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dc.rights.licenseAttribution 4.0 International (CC BY 4.0)
dc.creatorArnold, Jennifer C.
dc.creatorCantu, Mark A.
dc.creatorKasanga, Ella A.
dc.creatorNejtek, Vicki A.
dc.creatorPapa, Evan V.
dc.creatorBugnariu, Nicoleta
dc.creatorSalvatore, Michael F.
dc.date.accessioned2022-11-21T22:08:58Z
dc.date.available2022-11-21T22:08:58Z
dc.date.issued2017-11-27
dc.identifier.citationArnold, J. C., Cantu, M. A., Kasanga, E. A., Nejtek, V. A., Papa, E. V., Bugnariu, N., & Salvatore, M. F. (2017). Aging-related limit of exercise efficacy on motor decline. PloS one, 12(11), e0188538. https://doi.org/10.1371/journal.pone.0188538
dc.identifier.issn1932-6203
dc.identifier.urihttps://hdl.handle.net/20.500.12503/31962
dc.description.abstractIdentifying lifestyle strategies and allied neurobiological mechanisms that reduce aging-related motor impairment is imperative, given the accelerating number of retirees and increased life expectancy. A physically active lifestyle prior to old age can reduce risk of debilitating motor decline. However, if exercise is initiated after motor decline has begun in the lifespan, it is unknown if aging itself may impose a limit on exercise efficacy to decelerate further aging-related motor decline. In Brown-Norway/Fischer 344 F1 hybrid (BNF) rats, locomotor activity begins to decrease in middle age (12-18 months). One mechanism of aging-related motor decline may be decreased expression of GDNF family receptor, GFRalpha-1, which is decreased in substantia nigra (SN) between 12 and 30 months old. Moderate exercise, beginning at 18 months old, increases nigral GFRalpha-1 and tyrosine hydroxylase (TH) expression within 2 months. In aged rats, replenishing aging-related loss of GFRalpha-1 in SN increases TH in SN alone and locomotor activity. A moderate exercise regimen was initiated in sedentary male BNF rats in a longitudinal study to evaluate if exercise could attenuate aging-related motor decline when initiated at two different ages in the latter half of the lifespan (18 or 24 months old). Motor decline was reversed in the 18-, but not 24-month-old, cohort. However, exercise efficacy in the 18-month-old group was reduced as the rats reached 27 months old. GFRalpha-1 expression was not increased in either cohort. These studies suggest exercise can decelerate motor decline when begun in the latter half of the lifespan, but its efficacy may be limited by age of initiation. Decreased plasticity of GFRalpha-1 expression following exercise may limit its efficacy to reverse motor decline.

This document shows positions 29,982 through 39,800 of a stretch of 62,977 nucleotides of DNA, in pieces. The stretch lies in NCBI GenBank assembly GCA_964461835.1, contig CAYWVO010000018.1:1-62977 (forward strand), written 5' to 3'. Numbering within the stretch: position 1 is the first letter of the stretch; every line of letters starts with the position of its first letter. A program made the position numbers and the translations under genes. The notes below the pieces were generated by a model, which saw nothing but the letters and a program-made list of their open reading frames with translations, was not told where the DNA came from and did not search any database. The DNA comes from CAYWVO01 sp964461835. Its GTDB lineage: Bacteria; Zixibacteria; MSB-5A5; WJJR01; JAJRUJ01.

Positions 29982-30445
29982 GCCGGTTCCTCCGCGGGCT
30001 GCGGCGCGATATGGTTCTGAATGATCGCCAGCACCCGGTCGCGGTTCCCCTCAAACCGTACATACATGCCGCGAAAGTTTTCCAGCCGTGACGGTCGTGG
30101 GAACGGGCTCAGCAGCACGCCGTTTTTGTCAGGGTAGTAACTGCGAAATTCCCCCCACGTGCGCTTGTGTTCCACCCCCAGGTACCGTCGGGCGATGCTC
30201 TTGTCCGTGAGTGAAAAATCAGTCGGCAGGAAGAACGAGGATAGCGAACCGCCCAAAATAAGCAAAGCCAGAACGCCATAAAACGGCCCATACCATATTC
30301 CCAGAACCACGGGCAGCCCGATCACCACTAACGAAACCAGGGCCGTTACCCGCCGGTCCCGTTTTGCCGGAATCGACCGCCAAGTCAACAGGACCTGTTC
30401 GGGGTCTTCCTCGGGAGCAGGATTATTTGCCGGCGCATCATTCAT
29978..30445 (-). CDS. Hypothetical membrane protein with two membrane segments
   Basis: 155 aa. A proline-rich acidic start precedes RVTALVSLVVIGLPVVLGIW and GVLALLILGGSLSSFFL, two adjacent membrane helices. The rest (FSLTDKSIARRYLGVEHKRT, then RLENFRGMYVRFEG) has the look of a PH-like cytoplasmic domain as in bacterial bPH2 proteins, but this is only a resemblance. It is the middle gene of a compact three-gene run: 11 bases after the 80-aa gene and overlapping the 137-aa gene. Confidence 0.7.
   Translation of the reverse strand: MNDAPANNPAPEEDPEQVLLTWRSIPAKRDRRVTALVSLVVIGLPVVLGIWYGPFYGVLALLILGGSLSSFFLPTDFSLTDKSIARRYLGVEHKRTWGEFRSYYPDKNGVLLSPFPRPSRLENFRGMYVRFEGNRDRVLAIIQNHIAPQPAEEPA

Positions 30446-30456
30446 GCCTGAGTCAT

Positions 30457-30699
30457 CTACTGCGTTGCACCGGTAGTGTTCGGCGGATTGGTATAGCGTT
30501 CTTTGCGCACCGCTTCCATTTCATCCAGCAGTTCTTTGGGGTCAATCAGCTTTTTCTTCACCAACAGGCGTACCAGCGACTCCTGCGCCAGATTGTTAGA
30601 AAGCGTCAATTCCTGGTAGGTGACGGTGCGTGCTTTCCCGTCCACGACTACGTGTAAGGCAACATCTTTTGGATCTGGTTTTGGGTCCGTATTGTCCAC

dc.description.sponsorshipThis study was fully funded by a grant award (AG040261) by the National Institute on Aging to MF Salvatore. The funder had no role in the study design, data collection and analysis, decision to publish, or manuscript preparation.
dc.publisherPLOS
dc.relation.urihttps://doi.org/10.1371/journal.pone.0188538
dc.rights.urihttp://creativecommons.org/licenses/by/4.0/
dc.sourcePLoS One
dc.subject.meshAging / physiology
dc.subject.meshAnimals
dc.subject.meshBody Weight
dc.subject.meshDopamine / metabolism
dc.subject.meshGlial Cell Line-Derived Neurotrophic Factor Receptors / metabolism
dc.subject.meshMale
dc.subject.meshMotor Activity
dc.subject.meshPhysical Conditioning, Animal
dc.subject.meshRats
dc.subject.meshRats, Inbred F344
dc.subject.meshSubstantia Nigra / enzymology
dc.subject.meshSubstantia Nigra / metabolism
dc.subject.meshTyrosine 3-Monooxygenase / metabolism
dc.titleAging-related limit of exercise efficacy on motor decline
dc.typeArticle
dc.rights.holder© 2017 Arnold et al.
dc.type.materialtext
dc.creator.orcid0000-0001-6935-1739 (Nejtek, Vicki A.)
dc.identifier.volume12
dc.identifier.issue11


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Attribution 4.0 International (CC BY 4.0)
Except where otherwise noted, this item's license is described as Attribution 4.0 International (CC BY 4.0)